Google suffered a major blow on Tuesday after European antitrust officials fined the search giant a record $2.7 billion for unfairly favoring some of its own services over those of rivals.
The penalty, of 2.4 billion euros, highlights the aggressive stance that European officials have taken in regulating many of the world’s largest technology companies, going significantly further than their American counterparts.
By levying the fine against Google — more than double the previous largest penalty in this type of antitrust case — Margrethe Vestager, the European Union’s antitrust chief, also laid claim to being the Western world’s most active regulator of digital services, an industry still dominated by Silicon Valley.
“In Europe, companies must compete on the merits regardless if they are European or not,” she said on Tuesday. “What Google has done is illegal under E.U. antitrust rules.”
The apparent focus on Silicon Valley has prompted accusations from some in the United States that the European Union is unfairly targeting American companies. Officials in the bloc vigorously deny those claims.
Still, in recent years, Ms. Vestager has demanded that Apple repay $14.5 billion in back taxes in Ireland, opened an investigation into Amazon’s tax practices in Europe and raised concerns about Facebook’s gathering and handling of data. The companies deny any wrongdoing.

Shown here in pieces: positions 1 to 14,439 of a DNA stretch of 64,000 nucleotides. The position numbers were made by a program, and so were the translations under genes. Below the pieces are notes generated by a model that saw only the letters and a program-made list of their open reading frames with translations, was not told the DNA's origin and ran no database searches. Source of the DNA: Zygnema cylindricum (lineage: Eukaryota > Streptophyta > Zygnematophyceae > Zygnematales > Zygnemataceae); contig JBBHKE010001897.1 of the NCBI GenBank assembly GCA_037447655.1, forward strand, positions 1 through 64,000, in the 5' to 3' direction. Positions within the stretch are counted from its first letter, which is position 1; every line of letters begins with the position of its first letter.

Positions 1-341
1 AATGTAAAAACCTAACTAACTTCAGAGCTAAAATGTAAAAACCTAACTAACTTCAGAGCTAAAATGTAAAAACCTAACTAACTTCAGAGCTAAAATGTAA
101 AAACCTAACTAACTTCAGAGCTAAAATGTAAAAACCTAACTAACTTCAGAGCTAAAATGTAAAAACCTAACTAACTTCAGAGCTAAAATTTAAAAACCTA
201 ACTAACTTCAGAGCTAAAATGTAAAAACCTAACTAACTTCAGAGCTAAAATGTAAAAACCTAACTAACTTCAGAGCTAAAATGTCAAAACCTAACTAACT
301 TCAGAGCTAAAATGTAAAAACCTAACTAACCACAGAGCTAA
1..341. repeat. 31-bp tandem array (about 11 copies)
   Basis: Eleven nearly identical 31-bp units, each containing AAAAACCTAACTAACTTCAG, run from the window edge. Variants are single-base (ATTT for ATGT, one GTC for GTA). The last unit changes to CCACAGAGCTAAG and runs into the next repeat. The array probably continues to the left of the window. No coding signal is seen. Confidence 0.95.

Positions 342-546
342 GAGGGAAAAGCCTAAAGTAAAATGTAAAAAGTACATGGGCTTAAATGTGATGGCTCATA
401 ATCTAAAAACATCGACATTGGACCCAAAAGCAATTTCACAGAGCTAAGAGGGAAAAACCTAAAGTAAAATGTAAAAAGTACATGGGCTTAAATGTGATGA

In targeting the activities of these digital giants, experts say, European authorities are laying down a marker for more hands-on control of how the digital world operates. And while the $2.7 billion fine announced on Tuesday is tiny compared with Google’s $90 billion in annual revenue, it highlights the region’s willingness to dole out sizable penalties.
While the fine will garner attention, the focus will most likely shift quickly to the changes that Google will have to make to comply with the antitrust decision, potentially leaving it vulnerable to regular monitoring of its closely guarded search algorithm.
Europe’s latest efforts to rein in technology companies stem from continuing unease that Silicon Valley has come to dominate how the continent’s 500 million citizens interact online.
“Europe is setting the agenda,” said Nicolas Petit, a professor of competition law and economics at the University of Liège in Belgium. “It’s always been like that.”
In her statement on Tuesday, Ms. Vestager said that Google held a dominant position in online search, requiring the company to take extra measures to ensure that its digital services did not crowd out those of rivals.
The antitrust decision related to Google’s online shopping service, which the European Commission, the executive arm of the European Union, said had received preferential treatment compared with those of rivals in specialized search results.